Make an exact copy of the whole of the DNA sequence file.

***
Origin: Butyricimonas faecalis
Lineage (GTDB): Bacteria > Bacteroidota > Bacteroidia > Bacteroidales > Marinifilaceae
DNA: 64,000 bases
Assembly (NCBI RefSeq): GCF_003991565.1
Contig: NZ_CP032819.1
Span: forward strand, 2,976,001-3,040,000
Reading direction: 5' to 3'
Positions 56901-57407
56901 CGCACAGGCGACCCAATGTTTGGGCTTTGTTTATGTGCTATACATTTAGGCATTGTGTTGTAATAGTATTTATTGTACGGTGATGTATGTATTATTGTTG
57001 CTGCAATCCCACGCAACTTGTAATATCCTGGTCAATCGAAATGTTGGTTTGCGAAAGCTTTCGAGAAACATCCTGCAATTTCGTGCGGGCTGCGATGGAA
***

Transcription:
Origin: Butyricimonas faecalis
Lineage (GTDB): Bacteria > Bacteroidota > Bacteroidia > Bacteroidales > Marinifilaceae
DNA: 64,000 bases
Assembly (NCBI RefSeq): GCF_003991565.1
Contig: NZ_CP032819.1
Span: forward strand, 2,976,001-3,040,000
Reading direction: 5' to 3'
Positions 56901-57407
56901 CGCACAGGCGACCCAATGTTTGGGCTTTGTTTATGTGCTATACATTTAGGCATTGTGTTGTAATAGTATTTATTGTACGGTGATGTATGTATTATTGTTG
57001 CTGCAATCCCACGCAACTTGTAATATCCTGGTCAATCGAAATGTTGGTTTGCGAAAGCTTTCGAGAAACATCCTGCAATTTCGTGCGGGCTGCGATGGAA